Homodyne multiplication can be performed directly in the receiver 15 by applying the reference signal as an electrical bias to the photodetector 19. This method eliminates the possibility of electrical path length variations between the transmitted reference signal and the reflected signal after detection. However, according to the preferred embodiment illustrated in FIG. 2, the phase detection and comparison is performed via signal processing circuitry 16.
As indicated above, the generated DC level difference signal is a voltage which depends sinusoidally on the phase difference between the transmitted and reflected optical signals. In order to avoid ambiguity, the entire range of distances to be detected must be limited so as to cause a phase change of no more than 180 degrees. Accordingly, the maximum path difference measurable is one half of the wavelength in air of the transmitted optical signal. The path length of the transmitted and reflected signals is twice the actual range of distances between the fitting head 4 and the fluid surface. Therefore, the measurement range is limited to one quarter of the wavelength of the optical signal. In practice, to ensure reasonable linearity, the measurement range should be limited to approximately one fifth of the optical signal wavelength. For example, in order to detect a range of 12 m, the wavelength must be 60 m, corresponding to a signal frequency of 5 MHz.
The resolution of the fluid level sensing system of the present invention is determined by the modulation frequency of the generated reference signal and the minimum detectable phase change, which is governed by the signal-to-noise ratio. Therefore, if 1 cm resolution is required in the example given above (i.e. a range of 12 mm to be detected), then phase changes of 0.12 degrees must be detected. Assuming that a signal-to-noise ratio of 0 dB permits a phase resolution of 180 degrees, and that the ratio of the signal to noise is proportional to the phase resolution, then the required signal to noise ratio for a 1 cm resolution in 12 m would be 64 dB.
As discussed above, the propagation delay of the reflected signal includes the propagation delay in the fixed portions of the optical path comprising optical guides 2 and 13, as well as phase and group delays in the transmitter 14 and the effects of multiplier offset. These effects are all temperature dependent. To minimize such dependence, the second light source 20 is provided for generating a signal identical with the transmitted optical signal from source 1, the second transmitted signal being applied to the further optical guide 21. As discussed above with reference to FIG. 1, the second reference signal is returned directly from the near end of the measurement range (i.e. fitting 4), via optical guide 22 and photodiode 23. For the purpose of the present invention, the first transmitted signal may be referred to as a "ranging signal" while the second transmitted signal may be referred to as a "reference signal". The reference signal and the ranging signal are transmitted alternately at a rate much slower than the modulation frequency, but at a sufficiently high rate that a steady state condition may be obtained. The circuit of the present invention is configured so that the differential delay between the reference and ranging signals output from light sources 1 and 20, respectively, is negligible.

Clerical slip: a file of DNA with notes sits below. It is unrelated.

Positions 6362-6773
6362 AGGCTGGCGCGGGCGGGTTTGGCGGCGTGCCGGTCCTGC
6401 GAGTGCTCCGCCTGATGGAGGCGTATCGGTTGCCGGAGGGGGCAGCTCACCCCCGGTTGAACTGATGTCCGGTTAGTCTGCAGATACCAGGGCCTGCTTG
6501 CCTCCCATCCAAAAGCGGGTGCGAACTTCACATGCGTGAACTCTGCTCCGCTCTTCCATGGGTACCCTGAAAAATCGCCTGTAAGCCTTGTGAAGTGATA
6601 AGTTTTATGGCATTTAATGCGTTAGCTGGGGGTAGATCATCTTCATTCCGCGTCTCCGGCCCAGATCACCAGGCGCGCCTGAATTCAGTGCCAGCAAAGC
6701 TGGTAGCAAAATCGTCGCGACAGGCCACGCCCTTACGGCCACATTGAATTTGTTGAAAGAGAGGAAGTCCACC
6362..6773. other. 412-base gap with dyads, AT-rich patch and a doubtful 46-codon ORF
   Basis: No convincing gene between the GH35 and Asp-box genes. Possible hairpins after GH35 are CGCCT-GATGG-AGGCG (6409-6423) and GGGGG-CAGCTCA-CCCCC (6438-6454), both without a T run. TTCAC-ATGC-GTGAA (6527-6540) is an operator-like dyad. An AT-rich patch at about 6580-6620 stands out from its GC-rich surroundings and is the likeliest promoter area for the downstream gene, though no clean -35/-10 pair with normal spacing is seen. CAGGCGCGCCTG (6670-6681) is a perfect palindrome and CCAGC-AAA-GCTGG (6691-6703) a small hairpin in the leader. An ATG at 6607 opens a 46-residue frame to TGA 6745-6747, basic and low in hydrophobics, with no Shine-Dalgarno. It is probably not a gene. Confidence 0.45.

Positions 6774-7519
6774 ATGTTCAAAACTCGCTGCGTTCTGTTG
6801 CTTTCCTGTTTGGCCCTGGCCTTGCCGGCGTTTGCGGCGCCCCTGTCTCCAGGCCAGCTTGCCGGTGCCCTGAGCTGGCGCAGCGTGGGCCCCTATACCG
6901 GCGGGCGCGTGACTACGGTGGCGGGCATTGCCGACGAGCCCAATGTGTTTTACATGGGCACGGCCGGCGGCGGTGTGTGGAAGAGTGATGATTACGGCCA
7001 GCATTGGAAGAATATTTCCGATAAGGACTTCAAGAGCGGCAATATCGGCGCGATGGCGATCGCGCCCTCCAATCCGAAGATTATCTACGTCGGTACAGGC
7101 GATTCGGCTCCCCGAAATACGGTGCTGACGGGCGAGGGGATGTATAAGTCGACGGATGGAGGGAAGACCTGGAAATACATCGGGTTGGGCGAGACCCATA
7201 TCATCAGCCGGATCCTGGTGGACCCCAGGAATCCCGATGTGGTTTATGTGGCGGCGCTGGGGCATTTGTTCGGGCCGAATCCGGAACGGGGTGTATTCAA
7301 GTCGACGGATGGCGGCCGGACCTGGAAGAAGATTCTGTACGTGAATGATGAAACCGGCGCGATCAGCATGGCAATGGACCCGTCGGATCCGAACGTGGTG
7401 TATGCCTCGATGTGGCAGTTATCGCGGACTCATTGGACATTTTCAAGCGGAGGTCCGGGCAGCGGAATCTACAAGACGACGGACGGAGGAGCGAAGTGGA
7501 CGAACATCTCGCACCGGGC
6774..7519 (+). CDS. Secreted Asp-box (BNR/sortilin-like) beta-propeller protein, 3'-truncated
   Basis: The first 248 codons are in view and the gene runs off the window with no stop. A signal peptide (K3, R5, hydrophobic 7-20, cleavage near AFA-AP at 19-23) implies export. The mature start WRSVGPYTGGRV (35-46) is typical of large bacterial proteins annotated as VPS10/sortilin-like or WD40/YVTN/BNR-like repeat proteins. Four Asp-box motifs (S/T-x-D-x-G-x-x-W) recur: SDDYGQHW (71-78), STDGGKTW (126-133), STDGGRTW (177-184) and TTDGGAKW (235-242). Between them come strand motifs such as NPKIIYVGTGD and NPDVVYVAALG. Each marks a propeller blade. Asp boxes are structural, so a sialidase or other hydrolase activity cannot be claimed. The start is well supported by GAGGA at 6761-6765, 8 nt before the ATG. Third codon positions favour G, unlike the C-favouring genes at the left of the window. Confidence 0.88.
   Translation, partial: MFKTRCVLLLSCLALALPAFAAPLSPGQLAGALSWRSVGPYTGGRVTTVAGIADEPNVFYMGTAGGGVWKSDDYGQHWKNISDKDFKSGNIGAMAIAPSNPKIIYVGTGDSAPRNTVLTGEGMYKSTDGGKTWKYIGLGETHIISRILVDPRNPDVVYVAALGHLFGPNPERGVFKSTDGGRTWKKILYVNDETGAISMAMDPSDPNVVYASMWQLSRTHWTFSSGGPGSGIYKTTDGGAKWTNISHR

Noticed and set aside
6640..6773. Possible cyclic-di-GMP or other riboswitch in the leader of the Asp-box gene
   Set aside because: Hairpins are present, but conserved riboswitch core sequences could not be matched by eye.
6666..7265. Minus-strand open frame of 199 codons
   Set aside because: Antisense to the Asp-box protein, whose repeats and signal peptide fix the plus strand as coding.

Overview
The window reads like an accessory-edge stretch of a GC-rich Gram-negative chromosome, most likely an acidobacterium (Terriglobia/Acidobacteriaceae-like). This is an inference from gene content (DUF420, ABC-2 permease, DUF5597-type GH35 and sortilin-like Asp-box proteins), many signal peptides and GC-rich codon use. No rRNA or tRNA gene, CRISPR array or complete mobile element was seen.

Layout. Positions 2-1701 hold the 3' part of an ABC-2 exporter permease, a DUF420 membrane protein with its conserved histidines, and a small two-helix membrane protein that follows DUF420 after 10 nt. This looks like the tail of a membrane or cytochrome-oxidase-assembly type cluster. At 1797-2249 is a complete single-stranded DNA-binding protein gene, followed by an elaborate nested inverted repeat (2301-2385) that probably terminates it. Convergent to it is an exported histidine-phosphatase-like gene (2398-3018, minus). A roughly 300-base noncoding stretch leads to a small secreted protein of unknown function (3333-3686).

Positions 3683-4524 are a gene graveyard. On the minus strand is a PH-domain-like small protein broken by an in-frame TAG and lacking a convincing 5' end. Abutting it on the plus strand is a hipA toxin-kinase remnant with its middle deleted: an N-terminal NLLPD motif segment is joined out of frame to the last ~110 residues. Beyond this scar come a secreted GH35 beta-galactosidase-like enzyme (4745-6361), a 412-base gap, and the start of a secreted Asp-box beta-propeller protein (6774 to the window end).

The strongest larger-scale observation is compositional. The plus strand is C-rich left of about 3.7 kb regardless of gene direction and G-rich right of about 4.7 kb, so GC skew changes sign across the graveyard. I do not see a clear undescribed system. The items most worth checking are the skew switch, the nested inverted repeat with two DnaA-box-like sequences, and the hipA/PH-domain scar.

At the receiver 15, the reference and the ranging signals follow identical electronic paths (see FIG. 4), such that the output from the multiplier when the reference signal is being transmitted, constitutes a "zero-distance" voltage reference. Provided that the optical guides 2 and 21 and 13 and 22 carrying the reference and ranging signals are of identical length, any phase changes therebetween are compensated by the arrangement discussed above. Furthermore, variations in downlead length during installation are ignored by the circuit.
Turning to FIGS. 3-8, a complete block diagram and detailed circuit schematics are provided to illustrate the best mode of implementing the invention at the time of filing the present application.
The overall operation of the circuit is as follows: (refer to the block diagram FIG. 3) The crystal oscillator generates an accurate 24 MHZ electrical signal, which drives the dual LED transmitter. The transmitter converts the electrical 24 MHZ signal to an optical signal modulated at 24 MHZ, and alternately transmits from the range LED 1 and the reference LED 20 into the range and reference fibers respectively. The range optical signal travels through the transmit range fiber to the head fitting assembly where it is focused down the tube by the lens 6. The reflector 8 is located at a specified distance from the fluid level and reflects the range signal back up the tube. The returning range signal is focused by lens 6 into the receive range fiber where it travels to the receiver.